English Creek Shopping Center, 3003 English Creek Ave., Ste. 212, Egg Harbor Township, NJ 08234. Allied Medical, Trade and Technical. Founded 1984. Contact: Mike Burten, Dir., (609)407-2999, 800-659-STAR, Fax: (609)646-9472, E-mail: [email protected], Web Site: http://www.startechinstitute.com. Private. Coed. HS diploma required. Out-of-state students accepted. Housing not available. Term: Hour. Tuition: $7,578 - $9,844; $220-$661 books and supplies. Enrollment: men 6, women 129. Degrees awarded: Diploma. Accreditation: ACCSCT. Approved: Vet. Admin. Financial aid available. Placement service available. Handicapped facilities not available. Curriculum: Allied Health Occupations (600-750 Hr); Cardiovascular Technology (800 Hr); Massage Therapy (600 Hr); Medical Administrative Assistant (750 Hr); Medical Information Specialist (600 Hr)

ELIZABETH

Drake College of Business

125 Broad St., Elizabeth, NJ 07201. Business. Founded 1883. Contact: Emil Fadel, Dir., (908)352-5509, Fax: (908)352-6915, E-mail: [email protected], Web Site: http://www.drakecollege.com. Private. Coed. HS diploma required. Out-of-state students accepted. Housing not available. Term: Quarter. Tuition: $4,200. Enrollment: Total 180. Degrees awarded: Diploma. Accreditation: ACICS. Approved: Vet. Admin. Financial aid available. Placement service available. Handicapped facilities available. Curriculum: Health Aide (36 Wk); Medical Assistant (38 Wk); Medical Office Management (3 Mo); Medical Technology (3 Mo); Nurse, Assistant (3 Mo); Word Processing (36 Wk)

Thomas A. Edison Area Vocational-Technical School

625 Summer St., Elizabeth, NJ 07202. Trade and Technical. Contact: Frank E. Sovinee, Shop Dept. Chairman, (908)353-2200. Public. Coed. Curriculum: Air Conditioning, Heating & Refrigeration; Appliance Repair; Auto Body & Fender Repair; Auto Mechanics; Automotive Technology; Building Construction Technology; Cabinet & Mill Work; Carpentry; Civil Engineering Technology; Commercial Foods; Cosmetology; Dressmaking & Design; Electrical Technology; Electronics Technology; Machine Shop; Machine Tool & Die; Maintenance, Machine Tool; Millwright; Nursing Home Administration; Nursing, Practical; Painting; Pipefitting; Plumbing; Printing; Radio & Television Service & Repair; Sheet Metal; Welding Technology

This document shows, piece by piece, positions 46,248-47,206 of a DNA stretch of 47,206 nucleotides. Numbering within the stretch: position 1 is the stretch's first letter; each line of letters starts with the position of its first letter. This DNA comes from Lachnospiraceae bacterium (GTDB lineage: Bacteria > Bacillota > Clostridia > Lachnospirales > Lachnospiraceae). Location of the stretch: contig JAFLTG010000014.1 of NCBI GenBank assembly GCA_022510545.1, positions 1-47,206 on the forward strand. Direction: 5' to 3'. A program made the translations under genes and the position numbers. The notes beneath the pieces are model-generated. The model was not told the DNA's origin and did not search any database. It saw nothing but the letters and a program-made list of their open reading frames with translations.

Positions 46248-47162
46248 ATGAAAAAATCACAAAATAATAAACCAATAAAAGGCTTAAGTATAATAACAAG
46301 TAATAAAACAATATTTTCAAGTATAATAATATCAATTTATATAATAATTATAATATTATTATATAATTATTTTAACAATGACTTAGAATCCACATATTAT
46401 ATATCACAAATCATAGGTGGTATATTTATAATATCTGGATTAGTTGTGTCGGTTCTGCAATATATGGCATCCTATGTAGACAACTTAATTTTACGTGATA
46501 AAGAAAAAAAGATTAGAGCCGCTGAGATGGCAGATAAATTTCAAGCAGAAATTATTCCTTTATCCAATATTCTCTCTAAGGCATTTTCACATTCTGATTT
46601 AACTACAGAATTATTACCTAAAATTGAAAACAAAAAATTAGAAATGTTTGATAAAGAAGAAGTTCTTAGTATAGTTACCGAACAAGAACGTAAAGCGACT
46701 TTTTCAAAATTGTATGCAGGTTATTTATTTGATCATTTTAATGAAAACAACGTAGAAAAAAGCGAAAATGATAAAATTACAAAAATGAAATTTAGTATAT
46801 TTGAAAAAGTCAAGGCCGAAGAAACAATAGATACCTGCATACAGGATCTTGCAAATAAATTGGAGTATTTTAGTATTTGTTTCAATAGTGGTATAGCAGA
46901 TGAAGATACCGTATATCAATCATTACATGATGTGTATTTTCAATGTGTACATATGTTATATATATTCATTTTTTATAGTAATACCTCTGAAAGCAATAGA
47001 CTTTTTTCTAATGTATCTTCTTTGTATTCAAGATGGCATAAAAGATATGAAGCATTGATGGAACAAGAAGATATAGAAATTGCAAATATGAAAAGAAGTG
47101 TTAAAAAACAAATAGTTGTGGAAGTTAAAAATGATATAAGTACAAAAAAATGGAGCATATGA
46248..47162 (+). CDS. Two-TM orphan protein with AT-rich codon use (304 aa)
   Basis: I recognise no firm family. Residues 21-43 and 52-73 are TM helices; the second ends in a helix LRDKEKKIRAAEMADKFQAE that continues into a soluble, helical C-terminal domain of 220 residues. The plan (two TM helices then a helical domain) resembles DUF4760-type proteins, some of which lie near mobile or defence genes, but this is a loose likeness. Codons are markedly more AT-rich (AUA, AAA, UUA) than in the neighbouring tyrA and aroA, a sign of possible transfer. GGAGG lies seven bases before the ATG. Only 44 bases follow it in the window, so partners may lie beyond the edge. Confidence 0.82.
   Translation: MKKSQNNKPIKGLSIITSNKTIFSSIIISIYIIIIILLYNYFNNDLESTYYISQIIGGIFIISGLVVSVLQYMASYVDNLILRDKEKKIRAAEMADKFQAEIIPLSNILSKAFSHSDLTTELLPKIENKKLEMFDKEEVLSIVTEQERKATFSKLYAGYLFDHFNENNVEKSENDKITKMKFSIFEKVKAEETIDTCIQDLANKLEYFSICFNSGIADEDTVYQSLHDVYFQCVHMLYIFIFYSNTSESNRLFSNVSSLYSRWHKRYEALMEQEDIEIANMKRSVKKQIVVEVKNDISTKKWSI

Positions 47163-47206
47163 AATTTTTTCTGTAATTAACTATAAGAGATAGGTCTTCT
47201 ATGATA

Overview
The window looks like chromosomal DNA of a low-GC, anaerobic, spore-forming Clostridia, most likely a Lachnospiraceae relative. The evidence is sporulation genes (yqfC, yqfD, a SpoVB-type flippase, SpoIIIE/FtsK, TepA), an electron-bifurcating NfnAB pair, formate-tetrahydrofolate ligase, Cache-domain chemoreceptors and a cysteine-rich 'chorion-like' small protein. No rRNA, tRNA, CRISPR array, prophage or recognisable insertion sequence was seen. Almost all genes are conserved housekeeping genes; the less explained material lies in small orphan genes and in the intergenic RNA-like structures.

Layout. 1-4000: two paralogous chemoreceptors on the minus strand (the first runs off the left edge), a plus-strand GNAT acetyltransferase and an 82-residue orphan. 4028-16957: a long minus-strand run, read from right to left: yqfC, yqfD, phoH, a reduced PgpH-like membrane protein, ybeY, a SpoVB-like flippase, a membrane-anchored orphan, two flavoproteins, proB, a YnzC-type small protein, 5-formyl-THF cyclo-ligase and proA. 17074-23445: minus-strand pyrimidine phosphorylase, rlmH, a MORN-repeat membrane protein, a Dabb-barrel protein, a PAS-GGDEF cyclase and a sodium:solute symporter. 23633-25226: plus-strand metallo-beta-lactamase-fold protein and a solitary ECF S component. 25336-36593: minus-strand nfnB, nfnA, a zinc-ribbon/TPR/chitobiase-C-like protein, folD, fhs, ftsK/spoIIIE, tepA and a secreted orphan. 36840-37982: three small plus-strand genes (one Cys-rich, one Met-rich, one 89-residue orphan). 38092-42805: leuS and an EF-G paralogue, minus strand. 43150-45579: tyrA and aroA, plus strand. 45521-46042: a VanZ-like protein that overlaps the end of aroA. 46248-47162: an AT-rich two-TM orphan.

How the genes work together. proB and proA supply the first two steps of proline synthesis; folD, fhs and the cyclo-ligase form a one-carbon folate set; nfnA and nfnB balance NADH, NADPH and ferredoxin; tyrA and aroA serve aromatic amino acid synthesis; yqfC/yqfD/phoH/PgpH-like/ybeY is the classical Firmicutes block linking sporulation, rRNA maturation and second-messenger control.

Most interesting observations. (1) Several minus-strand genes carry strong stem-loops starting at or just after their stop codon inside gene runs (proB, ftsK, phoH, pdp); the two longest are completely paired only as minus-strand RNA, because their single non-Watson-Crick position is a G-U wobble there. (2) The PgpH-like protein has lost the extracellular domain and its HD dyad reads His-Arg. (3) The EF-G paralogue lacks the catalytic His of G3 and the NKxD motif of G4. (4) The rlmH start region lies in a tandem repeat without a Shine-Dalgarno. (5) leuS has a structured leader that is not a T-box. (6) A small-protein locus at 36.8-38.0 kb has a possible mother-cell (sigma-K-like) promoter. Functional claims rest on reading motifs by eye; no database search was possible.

ENGLEWOOD

Computer Career Training Center

40 N. Van Brunt St., Englewood, NJ 07631. Trade and Technical. Founded 1991. Contact: Annette Jones, (201)568-0488, Fax: (201)568-2411. Private. Coed. HS diploma not required. Out-of-state students accepted. Housing not available. Term: Varies with Program. Tuition: Varies. Enrollment: Total 120. Degrees awarded: Certificate. Approved: Vet. Admin. Financial aid not available. Placement service available. Handicapped facilities available. Curriculum: Computer Operations

Englewood Hospital & Medical Center School of Radiography

350 Engle St., Englewood, NJ 07631. Allied Medical. Founded 1966. Contact: Pamela Woodward, (201)894-3481, (201)894-3000, Fax: (201)894-5244, Web Site: http://www.englewoodhospital.com. Private. Coed. HS diploma required. Out-of-state students accepted. Housing not available. Term: Year. Tuition: $6,150 Books are separate. Enrollment: Total 14. Degrees awarded: Diploma. Accreditation: CAAHEP; JRCERT. Approved: Vet. Admin. Financial aid not available. Placement service not available. Handicapped facilities not available. Curriculum: Radiologic Technology (2 Yr)

EWING

Harrison Career Institute-Ewing